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What are the CDC’s current COVID-19 guidelines for healthcare workers?

CDC has updated their guidelines for healthcare settings to allow making mask optional for patients when Community Levels are low (green) to medium (yellow) and for health care providers (HCP) when Community Transmission  levels are not high (either low-blue, moderate-yellow, or orange-substantial).

Per CDC recommendations when to Implement Source Control Measures:

Source control refers to the use of respirators or well-fitting facemasks or cloth masks to cover a person’s mouth and nose to prevent spread of respiratory secretions when they are breathing, talking, sneezing, or coughing.

When SARS-CoV-2 Community Transmission levels are high, source control is recommended for everyone in a healthcare setting when they are in areas of the healthcare facility where they could encounter patients.

Healthcare providers (HCP) could choose not to wear source control when they are in well-defined areas that are restricted from patient access (e.g., staff meeting rooms) if they do not otherwise meet the criteria described below and Community Levels are not also high.

When Community Levels are high, source control is recommended for everyone.

When SARS-CoV-2 Community Transmission levels are not high, healthcare facilities could choose not to require universal source control.  However, even if source control is not universally required, it remains recommended for individuals in healthcare settings who:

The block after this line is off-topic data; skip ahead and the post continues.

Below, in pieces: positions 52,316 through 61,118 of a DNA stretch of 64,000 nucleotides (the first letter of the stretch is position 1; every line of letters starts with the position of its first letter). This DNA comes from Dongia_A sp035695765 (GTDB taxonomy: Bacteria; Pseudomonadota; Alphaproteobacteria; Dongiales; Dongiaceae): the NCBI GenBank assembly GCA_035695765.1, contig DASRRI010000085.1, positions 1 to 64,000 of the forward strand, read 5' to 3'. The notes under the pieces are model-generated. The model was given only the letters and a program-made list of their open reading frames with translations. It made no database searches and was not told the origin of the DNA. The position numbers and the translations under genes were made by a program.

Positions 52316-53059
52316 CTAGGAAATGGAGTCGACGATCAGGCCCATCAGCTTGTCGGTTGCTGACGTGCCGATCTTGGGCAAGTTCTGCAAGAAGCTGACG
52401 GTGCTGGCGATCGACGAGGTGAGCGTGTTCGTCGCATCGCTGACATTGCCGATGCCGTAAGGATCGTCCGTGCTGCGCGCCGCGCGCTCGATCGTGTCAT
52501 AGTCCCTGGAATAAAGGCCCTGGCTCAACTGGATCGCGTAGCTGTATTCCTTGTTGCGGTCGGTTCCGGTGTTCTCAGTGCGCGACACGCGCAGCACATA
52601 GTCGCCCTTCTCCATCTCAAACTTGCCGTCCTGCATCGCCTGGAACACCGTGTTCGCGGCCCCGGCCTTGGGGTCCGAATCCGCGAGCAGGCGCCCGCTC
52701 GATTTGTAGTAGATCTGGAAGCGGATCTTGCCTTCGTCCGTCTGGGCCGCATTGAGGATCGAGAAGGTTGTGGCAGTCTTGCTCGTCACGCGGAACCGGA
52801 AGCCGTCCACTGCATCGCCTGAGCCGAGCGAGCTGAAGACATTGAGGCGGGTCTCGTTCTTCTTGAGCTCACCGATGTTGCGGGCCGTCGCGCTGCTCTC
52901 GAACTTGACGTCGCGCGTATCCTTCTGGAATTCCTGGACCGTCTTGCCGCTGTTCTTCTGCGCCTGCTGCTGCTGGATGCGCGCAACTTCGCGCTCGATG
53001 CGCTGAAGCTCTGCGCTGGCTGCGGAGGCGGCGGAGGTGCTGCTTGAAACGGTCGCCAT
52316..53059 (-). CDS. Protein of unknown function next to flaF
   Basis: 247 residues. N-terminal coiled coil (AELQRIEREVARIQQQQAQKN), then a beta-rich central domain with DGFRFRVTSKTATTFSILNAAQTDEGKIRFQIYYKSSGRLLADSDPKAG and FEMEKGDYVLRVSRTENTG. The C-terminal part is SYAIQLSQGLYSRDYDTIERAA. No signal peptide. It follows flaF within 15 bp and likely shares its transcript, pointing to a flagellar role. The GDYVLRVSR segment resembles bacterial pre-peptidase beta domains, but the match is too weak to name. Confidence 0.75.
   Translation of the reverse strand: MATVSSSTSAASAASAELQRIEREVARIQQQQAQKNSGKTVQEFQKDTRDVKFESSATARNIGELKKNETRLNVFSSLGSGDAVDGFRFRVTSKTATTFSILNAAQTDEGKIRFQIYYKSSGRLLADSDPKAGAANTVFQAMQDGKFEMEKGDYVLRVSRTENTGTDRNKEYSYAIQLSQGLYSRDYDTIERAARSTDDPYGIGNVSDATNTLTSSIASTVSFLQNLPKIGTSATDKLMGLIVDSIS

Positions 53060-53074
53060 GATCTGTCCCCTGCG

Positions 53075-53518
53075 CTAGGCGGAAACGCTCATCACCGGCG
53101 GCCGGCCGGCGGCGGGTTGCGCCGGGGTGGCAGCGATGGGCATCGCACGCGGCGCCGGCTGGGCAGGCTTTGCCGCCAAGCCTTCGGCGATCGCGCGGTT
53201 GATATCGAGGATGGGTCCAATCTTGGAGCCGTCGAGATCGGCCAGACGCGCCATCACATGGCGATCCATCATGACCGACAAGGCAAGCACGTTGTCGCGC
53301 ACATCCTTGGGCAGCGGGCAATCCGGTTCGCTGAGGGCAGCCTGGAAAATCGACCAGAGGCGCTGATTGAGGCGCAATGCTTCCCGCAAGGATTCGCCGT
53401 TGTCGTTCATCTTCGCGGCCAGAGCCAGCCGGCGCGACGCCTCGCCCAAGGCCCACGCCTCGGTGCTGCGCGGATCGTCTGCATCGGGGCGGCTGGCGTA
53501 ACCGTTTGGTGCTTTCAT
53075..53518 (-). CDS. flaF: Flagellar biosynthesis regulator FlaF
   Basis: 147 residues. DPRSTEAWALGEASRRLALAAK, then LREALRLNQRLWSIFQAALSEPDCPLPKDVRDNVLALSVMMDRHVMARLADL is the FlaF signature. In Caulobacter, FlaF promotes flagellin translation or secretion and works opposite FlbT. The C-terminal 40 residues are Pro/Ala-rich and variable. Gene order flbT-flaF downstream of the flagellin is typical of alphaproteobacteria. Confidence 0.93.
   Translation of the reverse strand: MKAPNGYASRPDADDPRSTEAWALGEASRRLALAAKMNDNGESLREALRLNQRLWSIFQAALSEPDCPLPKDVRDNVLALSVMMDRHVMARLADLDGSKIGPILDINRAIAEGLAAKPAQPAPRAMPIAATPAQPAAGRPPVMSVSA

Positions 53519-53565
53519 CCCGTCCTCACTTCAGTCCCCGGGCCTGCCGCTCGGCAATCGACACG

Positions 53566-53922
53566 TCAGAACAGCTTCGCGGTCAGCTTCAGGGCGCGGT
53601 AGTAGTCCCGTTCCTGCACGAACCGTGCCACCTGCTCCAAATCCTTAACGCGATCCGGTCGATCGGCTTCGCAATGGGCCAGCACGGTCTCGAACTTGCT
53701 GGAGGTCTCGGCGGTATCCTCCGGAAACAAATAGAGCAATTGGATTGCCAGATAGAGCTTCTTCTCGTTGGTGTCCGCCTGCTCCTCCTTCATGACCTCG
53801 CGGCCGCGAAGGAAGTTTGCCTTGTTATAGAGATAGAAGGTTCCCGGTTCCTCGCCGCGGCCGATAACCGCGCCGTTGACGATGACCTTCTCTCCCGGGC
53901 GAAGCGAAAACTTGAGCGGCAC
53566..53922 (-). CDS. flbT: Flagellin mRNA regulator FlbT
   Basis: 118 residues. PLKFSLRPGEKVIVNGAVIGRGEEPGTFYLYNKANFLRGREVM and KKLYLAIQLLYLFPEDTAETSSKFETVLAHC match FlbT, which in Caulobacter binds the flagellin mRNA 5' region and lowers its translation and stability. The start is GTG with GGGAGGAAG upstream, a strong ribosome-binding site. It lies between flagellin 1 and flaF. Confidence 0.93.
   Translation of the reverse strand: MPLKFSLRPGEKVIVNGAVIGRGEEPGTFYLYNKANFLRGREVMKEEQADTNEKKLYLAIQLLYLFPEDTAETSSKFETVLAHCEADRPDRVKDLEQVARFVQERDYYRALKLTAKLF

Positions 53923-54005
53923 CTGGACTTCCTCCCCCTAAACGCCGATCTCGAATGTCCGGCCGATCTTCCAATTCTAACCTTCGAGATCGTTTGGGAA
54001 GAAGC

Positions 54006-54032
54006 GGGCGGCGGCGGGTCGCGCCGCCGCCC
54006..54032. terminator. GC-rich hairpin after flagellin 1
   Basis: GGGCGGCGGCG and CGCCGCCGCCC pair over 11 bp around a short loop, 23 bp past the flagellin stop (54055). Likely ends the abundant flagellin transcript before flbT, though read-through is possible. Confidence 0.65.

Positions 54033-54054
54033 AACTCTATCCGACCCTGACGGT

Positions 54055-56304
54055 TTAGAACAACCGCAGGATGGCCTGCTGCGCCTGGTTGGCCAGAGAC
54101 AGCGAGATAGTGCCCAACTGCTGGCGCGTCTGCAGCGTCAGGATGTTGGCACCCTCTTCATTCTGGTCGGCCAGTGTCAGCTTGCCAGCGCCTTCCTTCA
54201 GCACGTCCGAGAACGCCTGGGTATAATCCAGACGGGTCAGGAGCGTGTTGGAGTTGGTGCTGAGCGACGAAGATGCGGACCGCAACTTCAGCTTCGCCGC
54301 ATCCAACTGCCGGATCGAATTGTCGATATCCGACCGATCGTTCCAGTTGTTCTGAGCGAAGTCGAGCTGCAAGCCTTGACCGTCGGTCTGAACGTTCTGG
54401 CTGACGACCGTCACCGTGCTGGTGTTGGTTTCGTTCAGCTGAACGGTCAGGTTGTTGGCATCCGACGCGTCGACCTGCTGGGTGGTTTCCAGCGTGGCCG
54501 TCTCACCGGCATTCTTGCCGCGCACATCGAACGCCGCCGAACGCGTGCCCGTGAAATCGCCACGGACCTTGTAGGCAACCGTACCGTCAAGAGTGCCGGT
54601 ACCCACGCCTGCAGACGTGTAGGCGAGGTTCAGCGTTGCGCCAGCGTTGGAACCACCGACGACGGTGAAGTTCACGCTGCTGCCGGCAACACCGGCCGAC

• Have suspected or confirmed SARS-CoV-2 infection or other respiratory infection (e.g., those with runny nose, cough, sneeze); or
  • Had close contact(patients and visitors) or a higher-risk exposure (HCP) with someone with SARS-CoV-2 infection, for 10 days after their exposure; or
  • Reside or work on a unit or area of the facility experiencing a SARS-CoV-2 outbreak; universal use of source control could be discontinued as a mitigation measure once no new cases have been identified for 14 days; or
  • Have otherwise had source control recommended by public health authorities.

Individuals might also choose to continue using source control based on personal preference, informed by their perceived level of risk for infection based on their recent activities (e.g., attending crowded indoor gatherings with poor ventilation) and their potential for developing severe disease.

If SARS-CoV-2 infection is not suspected in a patient presenting for care (based on symptom and exposure history), HCP should follow Standard Precautions (and Transmission-Based Precautions if required based on the suspected diagnosis).

News & Knowledge
All Curi recommendations are based on current CDC criteria at the time of publication. CDC guidance for SARS-CoV-2 infection may, or may not, be adopted by state and local health departments to respond to rapidly changing local circumstances. Providers should always check with their local health department to see if the CDC’s guidance on any given topic has been modified (particularly if more restrictive) from the CDC’s recommended guidelines. Follow this link https://www.cdc.gov/publichealthgateway/healthdirectories/index.html for contact information to your state/local health department. If local recommendations vary from those of the CDC, and you are unsure what recommendations to follow, then it is safer to follow the more restrictive guidelines/recommendations.